While the world watches in horror as the invasion of Ukraine continues at a pace, it is up to us in compliance to help our companies and our employees through the innumerable challenges the situation brings from a compliance perspective.

I co-hosted the “This Week in FCPA” podcast with Tom Fox on Thursday. The stories we covered were entirely related to Ukraine from the viewpoint of bribery, corruption, sanctions, and other compliance-related topics.

You can listen to the podcast here.

How to Respond to the Ukrainian Crisis

The experience got me thinking about what compliance officers can do now to respond to the Ukrainian crisis. I’ve put together a checklist of activities…

Let’s go through how you can use these activities to overcome the challenges that might come up because of the crisis…

Update Your Risk Assessment

Begin by updating your risk assessment to reflect the challenges brought by the war. Review the business to see where you have exposure in Russia, Ukraine, and Belarus with questions like…

  1. Do you have operations in any of those countries?
  2. What about employees?
  3. Parts of your supply chain? Customers?
  4. What new threats are coming toward the business?
  5. Which threats are exacerbated?

Re-rank your risks, consider current mitigation and plan for more mitigation where necessary.

Consider presenting the updated risk assessment to senior leadership and/or the Board so they are prepared to act.

Have Sanctions Counsel on Speed Dial

It’s always important to start relationships with law firms and great lawyers before you need them.

If you’ve done that, make sure you stay in close contact with your sanctions counsel. If you haven’t, develop a relationship with a sanctions expert now.

At the very least, call or email law firms to get on their client alert email list so you can be notified of any changes in the sanctioning instruments.

Review the Settings on Your Sanctions Screening Software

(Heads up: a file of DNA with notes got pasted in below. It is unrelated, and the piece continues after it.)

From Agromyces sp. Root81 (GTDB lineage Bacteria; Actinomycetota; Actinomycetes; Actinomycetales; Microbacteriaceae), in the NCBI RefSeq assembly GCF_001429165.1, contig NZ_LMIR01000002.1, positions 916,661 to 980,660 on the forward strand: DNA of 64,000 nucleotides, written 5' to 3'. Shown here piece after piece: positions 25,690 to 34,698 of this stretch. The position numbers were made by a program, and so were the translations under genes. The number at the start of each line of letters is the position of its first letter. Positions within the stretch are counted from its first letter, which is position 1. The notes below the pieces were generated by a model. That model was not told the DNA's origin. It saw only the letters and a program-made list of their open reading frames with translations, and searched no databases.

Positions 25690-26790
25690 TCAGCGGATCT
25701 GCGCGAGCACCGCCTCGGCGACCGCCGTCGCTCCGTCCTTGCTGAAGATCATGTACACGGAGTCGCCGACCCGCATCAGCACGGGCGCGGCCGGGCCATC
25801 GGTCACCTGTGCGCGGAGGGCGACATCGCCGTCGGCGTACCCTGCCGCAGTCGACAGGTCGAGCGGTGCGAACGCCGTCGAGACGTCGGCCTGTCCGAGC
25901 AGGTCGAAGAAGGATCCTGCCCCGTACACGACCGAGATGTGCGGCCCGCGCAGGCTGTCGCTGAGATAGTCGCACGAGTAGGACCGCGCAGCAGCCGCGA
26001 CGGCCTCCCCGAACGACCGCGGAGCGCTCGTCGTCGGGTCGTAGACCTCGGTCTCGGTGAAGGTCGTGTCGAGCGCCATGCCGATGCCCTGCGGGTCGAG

Sanctions screening software typically has two settings that can be moved to reflect risk appetite.

  1. The filter for fuzzy matches. Fuzzy matches can be set so that red flags are only applied if the person or company being screened has the exact same name as the sanctioned person or entity. Fuzzy match settings can also be expanded so that similar but not exact names are also flagged. Consider loosening your setting so that more alerts are generated.
  2. The cadence at which screened parties are re-screened. Some systems have daily monitoring, but most allow the user to choose the timeframe for when the re-review of previously screened third parties should occur. Check your settings to ensure you’re getting frequent reviews.

Plan for Employees in the Affected States

Work with your leaders to plan for the employees in affected states.

Consider whether your company will be able to lend support, supplies, money, or even removal from the country. Contact organizations that may be able to help and have backup plans for staying in contact.

Review Insurance Policies for Acts of War Exclusions

Many insurance policies, especially those relating to compliance areas such as cybersecurity, have exclusions for times of war or acts of war. It’s helpful to be prepared.

It’s useful to understand the limits of the company’s compliance-related insurance policies and to plan for what to do if the policy doesn’t cover an adverse event.

Communicate with Employees Regarding External Communication

It is likely that at some point your employees will be asked about the involvement of your company with potentially sanctioned parties. Proactively remind employees not to guess at the answers to these types of questions, but instead to refer the questions to the Compliance department.

Remind employees of the social media policies at the company. Tell them not to speak on the record to anyone in the press unless they are designated and approved to speak on behalf of the company.

Prepare a Plan for a Customer or Third-Party becoming a Sanctioned Party

Create a working group to plan for what will happen if a customer or third party becomes a sanctioned party.

Use your updated risk assessment to consider who should be a part of this group. Likely candidates include legal, finance, sales, and communications.

Having a plan, and potentially drafting internal and external communications can be critical in responding to any business disruption caused by a newly sanctioned individual or company.

While we all hope the situation in Ukraine resolves peacefully and quickly, there is a high likelihood of a continuing crisis for some time.

Use this checklist to make sure you’re as prepared as you can be for what’s to come.

For a more in-depth discussion of what compliance officers can do to respond to the crisis in Ukraine, listen to Tom and me on the “This Week in FCPA” podcast, which can be found here.

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